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A clear attempt at a meaningful series reboot, this new Grid starts strong, but by the middle of the vast career mode it feels like it’s running on fumes.
When it arrived back in 2008, Race Driver: Grid shook up the arcade racing game scene to an extent that perhaps even the developers at Codemasters themselves hadn’t expected. Technically an entry in the series that began with TOCA Touring Cars, the original Grid de-emphasised motorsport authenticity in favour of slick visuals, dramatic racing and a sort of desaturated gunmetal aesthetic. It was brilliant, and rightly scooped a BAFTA for its trouble.
But Codemasters has been struggling with difficult second (and third) album syndrome ever since. Grid 2 had a generous amount of content, but spread it more thinly than the butter on a fitness instructor’s toast, making it an unnecessary grind. Grid Autosport attempted to claw back the hearts of the hardcore with a more motorsport focus, but ended up feeling sterile in comparison to the original.
So here we are, now 11 years since the first game, with Grid. As you can probably tell from the title, this is a conscious effort both to reboot the series and recapture the magic of the first game. In many ways it’s successful and still feels unique in the current crop of racers from Turn 10, Polyphony Digital and Playground Games. Sadly it’s also somewhat hamstrung by an element that a smaller studio like Codies is always going to struggle to compete on, namely sheer volume of content.
Which is a shame, because fundamentally Grid is an exhilarating ride. Other racers might win out on overall visual fidelity but none of them can touch Grid for atmosphere. Clattering over the kerbs on a rain-slicked, neon-lit street circuit in downtown Shanghai as spectators hang over the barrier feels far more like a Hollywood car chase than a sanctioned motorsport event.
There’s surprising nuance to the physics too, every vehicle handles with an instantly identifiable character that snugly fits your expectations. Muscle cars are lairy, oversteery monsters whereas the GT cars are highly strung, downforce assisted cruise missiles. While it’s resolutely not a simulation, nor is it trying to be, connecting a decent force feedback steering wheel reveals just how much is going on under the hood, as it were.
“Other racers might win out on overall visual fidelity but none of them can touch Grid for atmosphere. Clattering over the kerbs on a rain-slicked, neon-lit street circuit feels far more like a Hollywood car chase than a sanctioned motorsport event.”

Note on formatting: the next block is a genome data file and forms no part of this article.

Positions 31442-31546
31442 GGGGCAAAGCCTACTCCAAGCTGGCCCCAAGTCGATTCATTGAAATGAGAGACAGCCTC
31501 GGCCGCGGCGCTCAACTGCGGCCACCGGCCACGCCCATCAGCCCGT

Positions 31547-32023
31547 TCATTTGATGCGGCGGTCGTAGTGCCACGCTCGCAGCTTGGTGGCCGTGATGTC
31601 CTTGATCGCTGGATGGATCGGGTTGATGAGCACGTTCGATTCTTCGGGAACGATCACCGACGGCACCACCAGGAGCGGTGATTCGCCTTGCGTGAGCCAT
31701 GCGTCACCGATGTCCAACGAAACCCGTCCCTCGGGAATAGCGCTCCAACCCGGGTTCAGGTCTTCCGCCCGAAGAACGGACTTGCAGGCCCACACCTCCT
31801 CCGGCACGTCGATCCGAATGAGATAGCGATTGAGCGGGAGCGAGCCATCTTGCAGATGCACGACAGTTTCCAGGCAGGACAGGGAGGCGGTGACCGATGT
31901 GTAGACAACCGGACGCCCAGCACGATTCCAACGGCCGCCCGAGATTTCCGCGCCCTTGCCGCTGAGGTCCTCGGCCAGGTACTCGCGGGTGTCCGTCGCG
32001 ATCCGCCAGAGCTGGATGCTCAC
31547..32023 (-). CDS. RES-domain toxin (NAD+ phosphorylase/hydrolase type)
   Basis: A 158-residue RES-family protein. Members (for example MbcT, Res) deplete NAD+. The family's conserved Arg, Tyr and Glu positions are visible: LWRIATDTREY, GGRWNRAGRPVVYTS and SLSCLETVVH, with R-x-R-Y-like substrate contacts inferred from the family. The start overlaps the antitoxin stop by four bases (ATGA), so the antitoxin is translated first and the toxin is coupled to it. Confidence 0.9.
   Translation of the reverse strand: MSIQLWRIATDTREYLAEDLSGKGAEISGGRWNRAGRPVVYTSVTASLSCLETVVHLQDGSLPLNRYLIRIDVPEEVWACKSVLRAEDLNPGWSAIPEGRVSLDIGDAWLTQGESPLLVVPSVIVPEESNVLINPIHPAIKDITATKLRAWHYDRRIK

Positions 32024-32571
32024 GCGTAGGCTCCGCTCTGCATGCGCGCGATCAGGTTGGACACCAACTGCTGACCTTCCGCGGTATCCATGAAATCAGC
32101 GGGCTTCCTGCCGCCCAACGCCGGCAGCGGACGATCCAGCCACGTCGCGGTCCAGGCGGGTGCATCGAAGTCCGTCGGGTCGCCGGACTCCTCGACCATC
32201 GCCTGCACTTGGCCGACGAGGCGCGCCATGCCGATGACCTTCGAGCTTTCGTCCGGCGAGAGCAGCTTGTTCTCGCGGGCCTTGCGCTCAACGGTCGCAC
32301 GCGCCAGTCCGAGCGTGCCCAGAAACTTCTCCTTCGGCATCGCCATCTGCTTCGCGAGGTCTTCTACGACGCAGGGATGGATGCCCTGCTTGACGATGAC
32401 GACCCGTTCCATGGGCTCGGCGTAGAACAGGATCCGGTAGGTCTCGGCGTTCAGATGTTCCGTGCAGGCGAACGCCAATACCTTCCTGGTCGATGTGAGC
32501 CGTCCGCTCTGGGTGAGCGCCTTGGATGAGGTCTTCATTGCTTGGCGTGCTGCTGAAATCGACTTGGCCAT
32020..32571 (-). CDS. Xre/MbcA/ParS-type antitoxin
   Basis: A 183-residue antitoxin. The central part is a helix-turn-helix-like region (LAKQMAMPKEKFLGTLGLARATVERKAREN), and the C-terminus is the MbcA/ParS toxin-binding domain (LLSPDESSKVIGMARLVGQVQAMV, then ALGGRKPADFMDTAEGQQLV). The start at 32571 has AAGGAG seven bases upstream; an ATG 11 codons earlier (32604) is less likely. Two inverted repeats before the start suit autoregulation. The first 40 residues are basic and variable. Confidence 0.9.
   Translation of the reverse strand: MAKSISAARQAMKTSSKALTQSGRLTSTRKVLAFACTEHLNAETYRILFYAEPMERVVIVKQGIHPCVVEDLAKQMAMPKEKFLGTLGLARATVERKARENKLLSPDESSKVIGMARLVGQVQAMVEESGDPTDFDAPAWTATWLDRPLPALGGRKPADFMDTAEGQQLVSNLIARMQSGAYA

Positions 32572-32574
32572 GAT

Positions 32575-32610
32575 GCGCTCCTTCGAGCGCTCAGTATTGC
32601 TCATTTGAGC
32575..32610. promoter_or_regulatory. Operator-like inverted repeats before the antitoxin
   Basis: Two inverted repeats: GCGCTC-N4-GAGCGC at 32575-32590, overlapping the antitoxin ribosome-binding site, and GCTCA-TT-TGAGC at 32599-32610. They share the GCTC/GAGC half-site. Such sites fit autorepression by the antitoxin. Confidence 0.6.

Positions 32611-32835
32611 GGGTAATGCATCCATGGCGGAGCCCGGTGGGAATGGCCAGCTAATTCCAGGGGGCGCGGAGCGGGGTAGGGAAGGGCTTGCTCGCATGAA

The racing also offers up an intensity seldom seen in more sim-focussed rivals. Essentially if you finish a race in Grid with an intact pair of wing mirrors, you weren’t trying hard enough. In a neat touch, if you collide one (or more) of your opponents enough, they become your Nemesis, meaning they’ll happily compromise their own race to ensure that they ruin yours. As anyone who watches Formula One will know, having a massive, unflattering strop when things don’t go your way is a key part of being a top level racing driver, so in this sense at least Grid is highly realistic.
So the fundamental action is good and everything is of exceptional quality, but where Grid falls down is in its slim number of circuits, which turn the seemingly expansive career mode into another interminable slog, a la Grid 2. No amount of direction switching, inclement weather and time of day twiddling is going to hide the fact that you keep returning to the same handful of circuits again and again. It doesn’t help that many of them are tracks that appeared in previous Grid games, meaning series loyalists have even less to look forward too.
With three seasons of DLC already announced for Grid, it’s entirely possible that more circuits will arrive as paid additions, something that will sting given how slight the selection is at launch. It’s a criticism that was levelled at Dirt Rally 2.0 as well, where content from the previous game has been drip fed back to players as part of the season pass. It’d be a brave person who bets against a similar thing happening again here.
Interestingly, while the game also has far fewer cars than a Forza or a Gran Turismo, that’s less of a problem because they’re so expertly curated. There’s simply no dead weight in the car list and for the first time in series history, Ferrari and Porsche have come out to play as well. In particular, the row of historic invitational events at the bottom of the career screen might seem like an afterthought, but they offer up easily the most memorable races in the game.
The irony is that we wouldn’t be so raw about the repetition if Grid wasn’t fundamentally so good. When the game’s on song, in that early period where you haven’t exhausted the track selection or in knockabout multiplayer competition, it’s exactly the sort of thrilling racing that made us fall in love with the original game back in 2008. It’s just a shame there isn’t a little more Grid and a little less grind.
Grid offers exhilarating racing and unmatched atmosphere but the modest track list means things get old faster than they should.
- Thrilling racing you don't get anywhere else
- Brilliant, informed car selection
- Nemesis system is genuinely meaningful
- Pitch perfect arcade handling
- Not enough circuits to sustain the career mode